I was growing broccoli and spinach in the same bed, and I needed that bed to plant warm weather veggies, so I went ahead and cut the remaining spinach as well. Some of the leaves were a little larger than what you would use in a salad, so I decided to freeze what was left to use in spinach dip and other meals where frozen spinach is used. I did not have a lot of spinach to work with, but that was okay because spinach (and other greens) are so easy to freeze.
Here's what I did...
First, I washed the spinach several times to ensure it was clean and bug free. I did this by soaking the leaves in a big bowl of cool water and giving the grit time to settle on the bottom. Then, I removed the spinach and repeated with fresh, clean water.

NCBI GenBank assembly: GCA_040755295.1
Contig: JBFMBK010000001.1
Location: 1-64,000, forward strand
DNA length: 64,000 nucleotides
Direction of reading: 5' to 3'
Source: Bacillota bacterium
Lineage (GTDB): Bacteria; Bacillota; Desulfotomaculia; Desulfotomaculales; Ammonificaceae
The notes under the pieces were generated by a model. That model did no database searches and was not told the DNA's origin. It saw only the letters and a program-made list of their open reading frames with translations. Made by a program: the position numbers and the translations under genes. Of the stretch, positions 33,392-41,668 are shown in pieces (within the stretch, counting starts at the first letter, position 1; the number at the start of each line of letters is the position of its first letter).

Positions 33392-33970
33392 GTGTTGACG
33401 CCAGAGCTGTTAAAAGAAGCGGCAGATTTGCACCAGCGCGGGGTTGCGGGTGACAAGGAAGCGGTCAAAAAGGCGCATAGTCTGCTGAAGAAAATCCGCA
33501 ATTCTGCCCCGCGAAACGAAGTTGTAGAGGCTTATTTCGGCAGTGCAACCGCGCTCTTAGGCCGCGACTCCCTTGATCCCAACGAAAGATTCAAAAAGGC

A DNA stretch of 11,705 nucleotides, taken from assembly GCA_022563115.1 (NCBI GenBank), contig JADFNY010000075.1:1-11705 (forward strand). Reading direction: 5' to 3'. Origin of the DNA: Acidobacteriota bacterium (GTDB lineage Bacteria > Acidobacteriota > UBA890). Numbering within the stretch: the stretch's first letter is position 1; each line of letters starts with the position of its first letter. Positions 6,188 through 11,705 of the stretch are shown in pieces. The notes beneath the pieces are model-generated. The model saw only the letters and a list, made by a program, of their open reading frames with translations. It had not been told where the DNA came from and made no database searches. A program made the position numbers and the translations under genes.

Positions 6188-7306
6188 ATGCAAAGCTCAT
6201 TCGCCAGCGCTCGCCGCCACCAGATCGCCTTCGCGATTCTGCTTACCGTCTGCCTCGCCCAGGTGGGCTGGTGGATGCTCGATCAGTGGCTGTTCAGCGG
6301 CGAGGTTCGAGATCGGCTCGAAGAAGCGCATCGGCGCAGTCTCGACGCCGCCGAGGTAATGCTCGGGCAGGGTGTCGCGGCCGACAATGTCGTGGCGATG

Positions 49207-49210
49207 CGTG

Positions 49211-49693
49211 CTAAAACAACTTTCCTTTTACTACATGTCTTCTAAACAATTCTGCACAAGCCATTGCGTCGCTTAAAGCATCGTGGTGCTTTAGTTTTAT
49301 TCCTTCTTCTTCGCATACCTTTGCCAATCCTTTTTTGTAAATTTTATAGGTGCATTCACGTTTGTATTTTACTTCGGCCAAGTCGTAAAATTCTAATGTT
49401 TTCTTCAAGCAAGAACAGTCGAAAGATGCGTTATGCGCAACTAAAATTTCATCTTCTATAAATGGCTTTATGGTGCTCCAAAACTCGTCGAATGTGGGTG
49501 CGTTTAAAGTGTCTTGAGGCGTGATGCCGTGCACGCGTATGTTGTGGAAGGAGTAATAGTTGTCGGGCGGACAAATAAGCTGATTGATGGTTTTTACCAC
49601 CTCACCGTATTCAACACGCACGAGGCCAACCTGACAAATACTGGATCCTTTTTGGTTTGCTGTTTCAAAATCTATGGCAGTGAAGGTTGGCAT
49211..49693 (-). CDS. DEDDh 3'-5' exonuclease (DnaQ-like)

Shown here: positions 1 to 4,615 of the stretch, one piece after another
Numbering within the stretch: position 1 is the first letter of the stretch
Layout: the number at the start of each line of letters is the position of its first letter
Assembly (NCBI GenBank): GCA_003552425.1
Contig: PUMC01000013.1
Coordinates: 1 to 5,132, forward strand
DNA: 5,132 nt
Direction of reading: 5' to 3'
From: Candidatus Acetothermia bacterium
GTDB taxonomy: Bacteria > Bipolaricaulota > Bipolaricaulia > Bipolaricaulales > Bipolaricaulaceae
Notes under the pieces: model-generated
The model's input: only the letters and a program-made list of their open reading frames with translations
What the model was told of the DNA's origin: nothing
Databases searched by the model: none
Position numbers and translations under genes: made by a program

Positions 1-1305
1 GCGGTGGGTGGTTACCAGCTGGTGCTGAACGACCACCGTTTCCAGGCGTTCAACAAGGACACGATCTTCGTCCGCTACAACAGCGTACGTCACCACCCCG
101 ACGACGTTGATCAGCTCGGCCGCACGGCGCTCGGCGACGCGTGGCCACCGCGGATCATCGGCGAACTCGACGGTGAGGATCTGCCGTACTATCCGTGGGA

I then plunged the leaves into a large pot of boiling water and left them there for two minutes. After two minutes, I removed the leaves with a metal strainer and plunged them into a large bowl of ice water to stop the cooking and lock in their bright green color.
After they had cooled completely, I placed the leaves in a salad spinner and whirled them around until they are were fairly dry.
I then packed them into freezer bags, rolled the bags to remove any excess air, and labeled them. Don't ask me why I wrote "frozen" on the bags. I'm pretty sure that when I remove the bag from the freezer I will realize it is frozen.
I have heard of people freezing greens without blanching. I have never tried it myself, so I stick with the tried and true method.
Have you ever frozen greens raw?